Thursday, January 31, 2013

Romanticism + Realism = Magical Realism?

I was thinking about the shift from realism to romanticism and the pros and cons of each genre. Romanticism shows an idealistic society, an emotional society, but not an industrialist, capitalist society. Realism covers the industrialism and capitalism. So if you combine both styles of writing you could cover rural and urban life: industrialization of the city through realism and the more simple conservative lifestyle through Romanticism. The city worker in the textile mills and the farmer would both be subjects within one piece. One Hundred Years of Solitude springs to mind when I think of simple romantic lifestyle overcome by a more industrial society. Again in Kafka's novel, which is not magical realism but is close, a very humdrum realistic lifestyle is smashed aside by Gregor's transformation into a beetle- which is of course not Romantic, emotional response that Kafka provokes is.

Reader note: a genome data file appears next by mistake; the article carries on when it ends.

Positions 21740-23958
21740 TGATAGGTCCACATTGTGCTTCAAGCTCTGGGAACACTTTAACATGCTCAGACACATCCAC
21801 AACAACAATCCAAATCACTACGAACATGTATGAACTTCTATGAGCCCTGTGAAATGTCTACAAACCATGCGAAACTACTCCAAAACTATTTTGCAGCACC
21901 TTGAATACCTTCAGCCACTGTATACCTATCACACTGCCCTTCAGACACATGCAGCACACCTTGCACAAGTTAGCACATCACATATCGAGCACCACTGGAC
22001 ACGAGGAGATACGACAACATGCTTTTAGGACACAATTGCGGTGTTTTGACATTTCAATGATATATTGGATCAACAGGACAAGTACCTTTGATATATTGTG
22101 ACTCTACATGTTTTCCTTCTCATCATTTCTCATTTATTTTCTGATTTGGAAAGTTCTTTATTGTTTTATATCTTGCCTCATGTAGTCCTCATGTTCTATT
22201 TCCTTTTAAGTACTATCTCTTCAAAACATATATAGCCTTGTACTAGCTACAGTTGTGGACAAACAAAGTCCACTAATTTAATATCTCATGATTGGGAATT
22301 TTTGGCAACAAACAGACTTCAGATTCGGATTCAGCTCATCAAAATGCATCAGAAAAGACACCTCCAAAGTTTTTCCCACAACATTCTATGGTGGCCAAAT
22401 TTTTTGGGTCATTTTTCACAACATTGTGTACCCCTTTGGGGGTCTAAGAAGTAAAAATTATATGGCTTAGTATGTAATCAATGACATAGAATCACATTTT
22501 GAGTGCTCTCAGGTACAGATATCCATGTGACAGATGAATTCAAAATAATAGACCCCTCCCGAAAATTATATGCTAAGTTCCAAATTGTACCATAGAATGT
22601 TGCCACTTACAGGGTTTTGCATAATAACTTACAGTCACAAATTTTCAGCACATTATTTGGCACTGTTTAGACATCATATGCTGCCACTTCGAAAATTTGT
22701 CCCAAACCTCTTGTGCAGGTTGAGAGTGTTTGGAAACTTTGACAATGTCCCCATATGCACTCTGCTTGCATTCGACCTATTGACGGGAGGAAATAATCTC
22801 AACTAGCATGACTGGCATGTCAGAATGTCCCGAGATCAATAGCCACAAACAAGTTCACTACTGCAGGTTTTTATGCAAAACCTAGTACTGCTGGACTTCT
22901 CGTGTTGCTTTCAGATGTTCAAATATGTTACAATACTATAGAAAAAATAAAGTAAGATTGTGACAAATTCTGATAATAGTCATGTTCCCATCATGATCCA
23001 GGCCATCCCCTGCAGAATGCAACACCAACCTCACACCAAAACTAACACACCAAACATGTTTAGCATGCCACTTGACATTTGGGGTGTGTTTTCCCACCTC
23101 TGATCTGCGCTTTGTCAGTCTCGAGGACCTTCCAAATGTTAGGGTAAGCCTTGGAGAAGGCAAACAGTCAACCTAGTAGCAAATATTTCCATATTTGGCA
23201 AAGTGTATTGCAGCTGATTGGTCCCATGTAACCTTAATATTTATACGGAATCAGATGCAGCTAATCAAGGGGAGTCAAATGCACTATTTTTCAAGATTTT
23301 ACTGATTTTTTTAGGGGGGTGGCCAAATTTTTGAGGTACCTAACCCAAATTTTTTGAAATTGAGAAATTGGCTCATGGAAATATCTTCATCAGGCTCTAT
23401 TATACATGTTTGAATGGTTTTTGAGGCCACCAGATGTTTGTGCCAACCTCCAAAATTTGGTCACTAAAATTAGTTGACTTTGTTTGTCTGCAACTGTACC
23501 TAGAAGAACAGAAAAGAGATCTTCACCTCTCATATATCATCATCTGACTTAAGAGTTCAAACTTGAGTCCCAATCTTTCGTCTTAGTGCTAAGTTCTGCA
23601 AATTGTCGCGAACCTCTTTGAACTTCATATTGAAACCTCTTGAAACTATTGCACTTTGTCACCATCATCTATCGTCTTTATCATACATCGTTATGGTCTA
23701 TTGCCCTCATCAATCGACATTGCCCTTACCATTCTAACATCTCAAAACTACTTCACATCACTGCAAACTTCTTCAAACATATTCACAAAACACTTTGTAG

wkuehne said...

I'd like to clarify, I don't believe that Romanticism and Realism combined creates magical realism, but I do think that if Romanticism and realism are overlapped they have some characteristics of magical realism.

Madeline Davis said...

I see where you're coming from. Whenever we learned about magical realism regarding One Hundred Years of Solitude and The Tin Drum, I'm pretty sure we classified it as a story that seems very realistic and plausible and pretty normal, except something completely ridiculous happens and it's treated so nonchalantly. Many romantic works are fantastic and magical and not realistic, while realist works focus on the objective reality and are founded in the everyday reality of realistic, often mundane characters. Combined, I would agree that elements from both literary movements seem to create the gist of magical realism.